When ds was six weeks old we went to my parents for Christmas dinner. We took my dog with us (she was my first guide dog and a yellow Labrador), when we sat down to dinner ds was asleep in his carseat. The dog, who was usually inseparable from me, lay down next to the carseat and stayed with ds throughout the meal.

When he had his injections the dog became very upset when he cried.

I'm on my third guide dog now and ds is ten, and I am certain the dog loves ds more than he loves me.

TooExtraImmatureCheddar Tue 14-May-13 15:49:57

That leaflet is very interesting, Crabby. I shall read it properly when I get home and can observe my dog at the same time!

CrabbyBigbottom Tue 14-May-13 16:23:39

There are some great books out there as well Too - I really had some "Aha!" moments of enlightenment when reading about this stuff and it helped me recognise when my dog is getting stressed - especially with other dogs. It also makes it fascinating to watch how dogs interact with one another and with people, when you understand a bit of their language.

Your dog sounds lovely! smile

SgtTJCalhoun Tue 14-May-13 16:31:33

crabby I have just read that and going to look for further reading. I have had my dog for 11 years and would have thought myself pretty clued up but I am quite sad now to think of the stress I may have inadvertently caused him over the years. One really good thing though is that I can see that he really is trying to elicit a response from my ds and it makes me wonder how much of ds's difficulties due to ASD that he senses.

CrabbyBigbottom Tue 14-May-13 17:22:31

Sgt I don't want to make anyone sad! Dogs have evolved to adapt to us and our peculiar ways - I think they make ever such a lot of allowances for our bizarre and inexplicable ways of doing things. grin I'm sure you haven't caused him lots of stress, maybe sometimes he just thinks "geez I couldn't say it any clearer, why isn't she getting it!!" grin

I just think that sometimes we are so used to our pet dogs that we forget that they aren't humans in furry coats but animals with a totally different language and set of priorities (I know I do sometimes!). If an adult inadvertently pushes a dog too far and elicits a warning response, then that's usually not too serious (depending on the size/breed/bite inhibition of the dog). But if it's a child, then even a quick snap can catch a child wrong and cause disfigurement or worse, and certainly trauma and fear for everyone. I've been trying to drill into DD since she was tiny, how to treat dogs respectfully and not to invade their space or make them uncomfortable. She's ten and it's still an ongoing battle! hmm I love to see dogs and children, but I do sometimes cringe at how little the children are respecting the dogs' boundaries. They are animals, not toys.

Booboostoo Tue 14-May-13 17:46:40

What CrabbyBigbottom said!

Some of the behaviours described in this thread that people find endearing sound very much like signs of stress in the dog. Inadvertedly ignoring signs of stress may lead to the escallation of the stress and its release in other inappropriate behaviour (which may include bitting) so it's always worth learning how to read your dog.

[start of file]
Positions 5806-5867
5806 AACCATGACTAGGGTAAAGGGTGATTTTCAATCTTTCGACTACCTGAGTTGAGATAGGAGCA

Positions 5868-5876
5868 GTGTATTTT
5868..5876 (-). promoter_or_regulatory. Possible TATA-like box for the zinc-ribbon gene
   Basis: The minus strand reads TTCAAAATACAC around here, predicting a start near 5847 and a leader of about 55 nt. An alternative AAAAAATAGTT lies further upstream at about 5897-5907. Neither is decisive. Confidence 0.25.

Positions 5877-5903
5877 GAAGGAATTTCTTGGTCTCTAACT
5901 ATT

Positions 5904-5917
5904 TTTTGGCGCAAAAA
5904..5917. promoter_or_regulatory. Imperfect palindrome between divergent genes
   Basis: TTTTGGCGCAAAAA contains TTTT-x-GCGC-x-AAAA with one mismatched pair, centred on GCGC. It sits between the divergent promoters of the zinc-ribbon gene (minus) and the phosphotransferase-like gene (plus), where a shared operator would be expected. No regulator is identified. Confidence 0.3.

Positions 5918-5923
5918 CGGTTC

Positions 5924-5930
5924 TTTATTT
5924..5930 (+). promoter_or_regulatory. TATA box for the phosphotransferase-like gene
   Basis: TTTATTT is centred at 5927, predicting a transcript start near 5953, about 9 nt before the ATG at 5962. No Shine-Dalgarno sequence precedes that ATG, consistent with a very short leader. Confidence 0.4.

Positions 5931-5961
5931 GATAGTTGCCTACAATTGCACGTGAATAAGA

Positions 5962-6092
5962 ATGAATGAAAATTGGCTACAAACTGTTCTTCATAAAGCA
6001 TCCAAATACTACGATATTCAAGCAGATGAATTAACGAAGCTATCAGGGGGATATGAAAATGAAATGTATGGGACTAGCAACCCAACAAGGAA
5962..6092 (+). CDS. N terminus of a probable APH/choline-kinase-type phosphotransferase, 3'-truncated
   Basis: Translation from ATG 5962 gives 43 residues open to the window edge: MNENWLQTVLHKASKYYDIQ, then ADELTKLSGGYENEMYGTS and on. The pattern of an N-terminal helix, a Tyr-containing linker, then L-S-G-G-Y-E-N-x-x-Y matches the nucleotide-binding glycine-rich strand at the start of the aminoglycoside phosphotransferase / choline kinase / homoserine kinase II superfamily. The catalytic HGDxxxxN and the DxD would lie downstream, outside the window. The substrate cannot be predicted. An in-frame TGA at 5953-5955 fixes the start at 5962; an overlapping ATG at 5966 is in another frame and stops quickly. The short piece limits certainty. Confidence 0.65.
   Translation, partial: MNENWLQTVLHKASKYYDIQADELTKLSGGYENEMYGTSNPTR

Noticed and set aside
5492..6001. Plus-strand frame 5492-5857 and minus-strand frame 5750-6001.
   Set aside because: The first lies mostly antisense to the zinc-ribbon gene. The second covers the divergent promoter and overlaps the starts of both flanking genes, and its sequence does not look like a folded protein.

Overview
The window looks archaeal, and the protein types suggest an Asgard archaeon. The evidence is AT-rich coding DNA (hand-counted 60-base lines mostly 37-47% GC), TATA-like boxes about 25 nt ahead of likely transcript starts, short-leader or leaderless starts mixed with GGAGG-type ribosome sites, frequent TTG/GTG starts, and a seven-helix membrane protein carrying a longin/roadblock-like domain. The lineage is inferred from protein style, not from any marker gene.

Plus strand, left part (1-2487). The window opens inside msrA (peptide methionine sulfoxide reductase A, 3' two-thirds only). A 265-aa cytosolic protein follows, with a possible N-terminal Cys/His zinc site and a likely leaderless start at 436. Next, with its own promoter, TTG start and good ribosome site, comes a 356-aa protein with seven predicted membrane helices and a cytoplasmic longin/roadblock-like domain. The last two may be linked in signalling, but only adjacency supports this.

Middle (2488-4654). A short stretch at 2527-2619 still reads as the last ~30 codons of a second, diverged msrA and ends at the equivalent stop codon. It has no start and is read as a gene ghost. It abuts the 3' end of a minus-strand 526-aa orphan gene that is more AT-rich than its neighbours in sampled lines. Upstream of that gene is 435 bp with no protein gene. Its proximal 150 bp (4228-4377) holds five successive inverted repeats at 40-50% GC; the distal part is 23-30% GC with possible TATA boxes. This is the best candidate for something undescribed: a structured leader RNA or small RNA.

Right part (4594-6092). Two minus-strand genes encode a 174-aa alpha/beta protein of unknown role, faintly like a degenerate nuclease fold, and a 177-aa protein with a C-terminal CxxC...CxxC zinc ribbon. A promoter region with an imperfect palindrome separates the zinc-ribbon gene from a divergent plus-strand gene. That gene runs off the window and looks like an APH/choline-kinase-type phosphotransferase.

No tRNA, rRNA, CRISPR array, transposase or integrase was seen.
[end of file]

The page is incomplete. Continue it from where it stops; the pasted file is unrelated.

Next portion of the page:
A toddler hugging and kissing a dog, for example, is incredibly cute and from a human perspective it's a lovely display of affection. I don't doubt that some dogs will also welcome this kind of affection but many, well adjusted dogs, will be stressed by it and try to show it through 'dog language signs' that are not picked up by humans. People whose dogs have bitten often say 'it came out of nowhere' or 'he's never done this before' but the dog may have been trying to communicate his discomfort for a while without anyone hearing him.

Resource guarding has nothing to do with dominance theory or the pecking order (concepts I do not personally subscribe to when it comes to dog training). Dogs may guard food, food bowls, sleeping areas, doorways, and even people. They may guard because they feel a need for the object (a nice chew), because they have been taught the owner removes the object without rewarding its surrender (owner's shoes) or because they feel unsure or stressed. Resource guarding is often a sign of a generally unsettled dog but the good news is that it can be addressed with a variety of techniques (strengthening the 'leave it' command, NILIF, etc.). Resource guarding of people, especially children, should be dealt with with advice from a professional - it's not something to be alarmed about, but it is something that should be promptly and correctly addressed.

CrabbyBigbottom Tue 14-May-13 18:28:42

What CrabbyBigbottom said!

I don't think anybody's ever said that before! grin

Aw, that's lovely. Especially as CyborgCat still refuses to acknowledge the dds. grin

FourArms Tue 14-May-13 20:29:12

My mum's whippet would always jump up to say hello when we went round so her feet would be near my belly button. From the day I got a BFP she stopped, only starting again when DS1 was born by c/s - ouch! I yelped the first time she did it post c/s and she didn't do it again for months. Stopped again when I was pg with DS2. Amazing animals. She would also go & check on them while they slept - would go into both their rooms & then come back down. Was unhappy if their doors were wedged shut.

She was a rescue dog who didn't like them as toddlers (she just hid), but in older age loves them & will let them help her when she falls (unsteady on her feet on our laminate floors).

We'll miss her when she passes on sad